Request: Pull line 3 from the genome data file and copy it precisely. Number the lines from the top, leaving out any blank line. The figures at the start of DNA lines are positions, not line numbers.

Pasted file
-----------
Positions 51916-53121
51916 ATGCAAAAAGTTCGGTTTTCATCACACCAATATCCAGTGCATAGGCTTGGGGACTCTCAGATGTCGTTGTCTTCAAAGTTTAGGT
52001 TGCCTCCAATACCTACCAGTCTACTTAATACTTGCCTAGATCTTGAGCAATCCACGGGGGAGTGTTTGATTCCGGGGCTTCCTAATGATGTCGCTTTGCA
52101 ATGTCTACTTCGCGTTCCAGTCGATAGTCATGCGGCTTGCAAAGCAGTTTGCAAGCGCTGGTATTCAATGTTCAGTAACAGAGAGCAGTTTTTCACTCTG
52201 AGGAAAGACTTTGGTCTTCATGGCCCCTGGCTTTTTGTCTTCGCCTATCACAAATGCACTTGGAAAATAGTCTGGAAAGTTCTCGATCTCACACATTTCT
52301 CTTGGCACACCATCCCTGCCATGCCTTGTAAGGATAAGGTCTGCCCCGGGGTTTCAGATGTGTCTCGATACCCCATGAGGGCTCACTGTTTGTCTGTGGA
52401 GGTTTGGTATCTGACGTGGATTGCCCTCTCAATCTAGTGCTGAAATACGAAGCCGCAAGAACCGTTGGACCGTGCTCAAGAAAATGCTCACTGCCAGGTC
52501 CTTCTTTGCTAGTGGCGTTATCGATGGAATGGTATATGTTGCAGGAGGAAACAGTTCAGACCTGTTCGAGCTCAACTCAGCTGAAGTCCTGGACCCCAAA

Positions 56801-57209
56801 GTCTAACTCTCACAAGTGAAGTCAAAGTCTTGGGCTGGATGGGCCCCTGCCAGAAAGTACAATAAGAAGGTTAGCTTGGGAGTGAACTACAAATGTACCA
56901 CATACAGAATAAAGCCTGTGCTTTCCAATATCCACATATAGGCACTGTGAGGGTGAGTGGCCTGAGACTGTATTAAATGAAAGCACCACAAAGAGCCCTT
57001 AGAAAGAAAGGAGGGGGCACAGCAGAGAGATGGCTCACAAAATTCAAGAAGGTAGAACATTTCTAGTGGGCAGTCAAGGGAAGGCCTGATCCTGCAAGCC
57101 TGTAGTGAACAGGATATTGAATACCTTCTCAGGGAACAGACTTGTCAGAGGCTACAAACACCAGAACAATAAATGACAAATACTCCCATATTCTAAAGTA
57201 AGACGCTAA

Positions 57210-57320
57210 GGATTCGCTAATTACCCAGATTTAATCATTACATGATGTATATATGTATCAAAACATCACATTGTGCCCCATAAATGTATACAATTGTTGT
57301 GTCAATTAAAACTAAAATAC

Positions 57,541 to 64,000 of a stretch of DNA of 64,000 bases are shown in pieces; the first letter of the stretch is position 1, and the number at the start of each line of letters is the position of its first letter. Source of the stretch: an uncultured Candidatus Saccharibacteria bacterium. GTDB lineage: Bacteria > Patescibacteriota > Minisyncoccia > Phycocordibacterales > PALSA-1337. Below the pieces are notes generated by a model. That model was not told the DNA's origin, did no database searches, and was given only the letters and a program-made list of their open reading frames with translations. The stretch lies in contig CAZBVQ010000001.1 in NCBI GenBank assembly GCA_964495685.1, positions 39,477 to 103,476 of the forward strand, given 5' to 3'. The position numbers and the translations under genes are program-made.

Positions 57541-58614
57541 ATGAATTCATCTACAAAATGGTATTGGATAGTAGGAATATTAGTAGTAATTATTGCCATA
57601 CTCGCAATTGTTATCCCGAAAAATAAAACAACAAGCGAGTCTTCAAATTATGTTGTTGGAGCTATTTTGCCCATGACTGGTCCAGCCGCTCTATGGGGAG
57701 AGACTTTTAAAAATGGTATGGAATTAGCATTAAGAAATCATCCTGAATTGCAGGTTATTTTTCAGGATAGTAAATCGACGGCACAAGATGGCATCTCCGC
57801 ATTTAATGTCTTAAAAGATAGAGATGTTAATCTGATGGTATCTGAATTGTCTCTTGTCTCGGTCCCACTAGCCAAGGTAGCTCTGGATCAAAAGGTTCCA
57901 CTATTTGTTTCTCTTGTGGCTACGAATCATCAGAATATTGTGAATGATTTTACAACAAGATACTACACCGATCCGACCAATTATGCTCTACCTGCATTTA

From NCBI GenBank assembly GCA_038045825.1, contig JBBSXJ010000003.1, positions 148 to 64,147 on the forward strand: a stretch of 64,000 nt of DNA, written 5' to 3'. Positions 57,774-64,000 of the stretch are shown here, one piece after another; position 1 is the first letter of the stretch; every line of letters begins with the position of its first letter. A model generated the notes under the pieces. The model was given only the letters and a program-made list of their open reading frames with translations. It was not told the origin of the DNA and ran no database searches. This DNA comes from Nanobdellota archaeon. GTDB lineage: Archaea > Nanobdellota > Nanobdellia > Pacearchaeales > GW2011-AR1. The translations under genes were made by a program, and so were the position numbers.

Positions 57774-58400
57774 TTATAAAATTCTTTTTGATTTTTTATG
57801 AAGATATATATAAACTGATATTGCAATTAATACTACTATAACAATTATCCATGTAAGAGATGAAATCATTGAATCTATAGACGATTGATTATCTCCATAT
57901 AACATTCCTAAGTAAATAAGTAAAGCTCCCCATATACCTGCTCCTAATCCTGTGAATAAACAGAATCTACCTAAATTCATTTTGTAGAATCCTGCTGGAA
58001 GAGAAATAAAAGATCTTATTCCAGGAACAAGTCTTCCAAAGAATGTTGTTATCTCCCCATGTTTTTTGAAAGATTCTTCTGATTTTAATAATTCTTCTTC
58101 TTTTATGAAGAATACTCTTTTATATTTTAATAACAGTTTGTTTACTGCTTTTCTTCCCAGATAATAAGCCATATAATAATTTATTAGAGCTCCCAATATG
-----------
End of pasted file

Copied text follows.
52001 TGCCTCCAATACCTACCAGTCTACTTAATACTTGCCTAGATCTTGAGCAATCCACGGGGGAGTGTTTGATTCCGGGGCTTCCTAATGATGTCGCTTTGCA